I've been traveling for a couple of weeks, including attending in the American Craft Council Conference "Present Tense" in Omaha, and my momentum in discussing artist legacy issues temporarily came to a halt. In anticipation of being "out of studio" for awhile, I sent 1,000 slides to a scanning service before I left. Now catching up with daily routines, I'm reexamining the legacy issues that all artist's and makers may want to consider.
I continue to wonder how much to invest in the past - organizing and protecting an archive of my life's work. Perhaps this reflects a profound perspective about one's self as a professional artist or maker. Do you see your work as important to yourself or your field? It is interesting to note that a portion of the Kaneko Building (where the Present Tense Conference was held) is dedicated to "the core collection of two thousand works by Jun Kaneko, providing examples of works chronicling his important and varied career" and his professional archive.
Interested in establishing and applying professional standards for artists and makers -- a dedication that led to the Professional Guidelines. But contemplating the real time and expense of creating an archive causes a swirling of ego, pride, humility, professionalism, goodwill, hassle, ennui, tedium, .... I do expect and hope that my work will live on somehow beyond me. In the meantime (and I hope for a very long "meantime"), these efforts should enhance my administrative productivity well into the future.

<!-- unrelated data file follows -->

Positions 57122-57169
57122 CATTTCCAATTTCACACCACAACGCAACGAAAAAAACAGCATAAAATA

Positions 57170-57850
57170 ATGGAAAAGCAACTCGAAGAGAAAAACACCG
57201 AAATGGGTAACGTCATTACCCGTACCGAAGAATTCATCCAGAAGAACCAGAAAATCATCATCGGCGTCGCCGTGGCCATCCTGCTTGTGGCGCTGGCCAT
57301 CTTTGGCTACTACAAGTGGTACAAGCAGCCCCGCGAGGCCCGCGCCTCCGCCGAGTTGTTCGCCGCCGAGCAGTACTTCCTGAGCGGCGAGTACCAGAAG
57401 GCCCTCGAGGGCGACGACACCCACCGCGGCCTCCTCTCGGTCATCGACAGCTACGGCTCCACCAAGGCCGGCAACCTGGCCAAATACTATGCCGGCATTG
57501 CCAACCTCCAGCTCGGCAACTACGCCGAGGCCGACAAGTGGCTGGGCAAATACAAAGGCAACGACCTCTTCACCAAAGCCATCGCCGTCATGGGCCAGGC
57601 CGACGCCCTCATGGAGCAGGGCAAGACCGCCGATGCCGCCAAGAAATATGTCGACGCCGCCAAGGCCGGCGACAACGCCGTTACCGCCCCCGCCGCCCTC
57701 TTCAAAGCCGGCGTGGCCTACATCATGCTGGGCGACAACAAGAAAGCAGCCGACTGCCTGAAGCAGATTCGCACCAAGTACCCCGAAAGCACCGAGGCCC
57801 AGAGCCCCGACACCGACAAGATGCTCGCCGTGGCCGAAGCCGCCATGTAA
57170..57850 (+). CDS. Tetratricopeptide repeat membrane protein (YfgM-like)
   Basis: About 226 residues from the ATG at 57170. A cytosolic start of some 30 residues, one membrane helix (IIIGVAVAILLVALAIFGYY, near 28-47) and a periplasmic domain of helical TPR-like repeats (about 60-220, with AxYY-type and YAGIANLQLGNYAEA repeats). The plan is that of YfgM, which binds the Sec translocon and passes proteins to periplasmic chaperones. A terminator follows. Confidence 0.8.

Nevertheless, who cares? No one cares really as much as me. Therefore it is my responsibility to take care of my own images and documentation.
Craig Nutt (formally at CERF) has shared with me a remarkable resource for dealing with these issues - Joan Mitchell Foundation Call Resources. "
"Creating a Living Legacy (CALL) is an initiative of the Joan Mitchell Foundation designed to provide support to older artists in the areas of studio organization, archiving, inventory management, and through this work create a comprehensive and usable documentation of their artworks and careers.
This site is a publicly available resource to assist anyone involved whether artist, artist’s assistant, Legacy Specialist, family member, or friend of an artist in the process of career documentation."
Copied from this website "The workbook includes information on many elements key to career documentation including:
- Importance of Documenting and Archiving Your Work
- Working with Assistants & Legacy Specialists
- Setting Manageable Goals
- Physical Inventory
- Record-Keeping System
- Photographing Work
There is a documentation guide and audio book.
I am going to study this resource. If you have used it and would like to share your observations, please share in the comments.